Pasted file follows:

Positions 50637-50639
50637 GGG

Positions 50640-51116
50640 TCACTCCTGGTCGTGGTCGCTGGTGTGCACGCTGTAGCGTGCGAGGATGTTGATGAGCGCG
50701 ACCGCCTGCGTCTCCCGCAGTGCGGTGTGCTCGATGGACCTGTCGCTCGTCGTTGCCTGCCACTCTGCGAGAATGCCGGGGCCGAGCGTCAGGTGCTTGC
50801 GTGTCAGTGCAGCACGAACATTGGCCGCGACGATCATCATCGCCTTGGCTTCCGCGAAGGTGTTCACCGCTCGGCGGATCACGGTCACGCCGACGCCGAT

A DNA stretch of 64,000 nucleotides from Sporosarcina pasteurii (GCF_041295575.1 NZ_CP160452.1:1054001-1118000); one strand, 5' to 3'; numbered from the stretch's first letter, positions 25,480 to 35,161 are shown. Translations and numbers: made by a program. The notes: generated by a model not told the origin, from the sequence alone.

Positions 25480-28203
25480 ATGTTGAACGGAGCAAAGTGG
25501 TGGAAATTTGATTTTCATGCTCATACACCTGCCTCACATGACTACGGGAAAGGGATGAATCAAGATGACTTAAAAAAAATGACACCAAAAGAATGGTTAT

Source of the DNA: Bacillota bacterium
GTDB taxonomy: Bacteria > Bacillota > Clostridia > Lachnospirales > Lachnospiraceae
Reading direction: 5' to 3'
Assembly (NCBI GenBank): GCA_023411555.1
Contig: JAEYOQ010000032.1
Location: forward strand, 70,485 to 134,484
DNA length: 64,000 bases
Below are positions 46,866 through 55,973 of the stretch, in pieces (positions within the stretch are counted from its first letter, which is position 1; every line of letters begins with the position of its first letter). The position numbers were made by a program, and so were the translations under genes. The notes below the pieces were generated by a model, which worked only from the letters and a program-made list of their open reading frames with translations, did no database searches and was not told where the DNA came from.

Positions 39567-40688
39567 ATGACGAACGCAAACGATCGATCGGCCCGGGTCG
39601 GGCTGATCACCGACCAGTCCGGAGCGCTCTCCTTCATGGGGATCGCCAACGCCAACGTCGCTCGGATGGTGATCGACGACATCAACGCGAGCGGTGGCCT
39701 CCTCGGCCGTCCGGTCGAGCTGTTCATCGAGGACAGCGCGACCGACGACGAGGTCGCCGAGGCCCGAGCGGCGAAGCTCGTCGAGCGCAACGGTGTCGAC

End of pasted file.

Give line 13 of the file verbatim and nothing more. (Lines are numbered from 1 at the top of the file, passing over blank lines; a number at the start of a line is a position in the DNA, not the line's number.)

Reading direction: 5' to 3'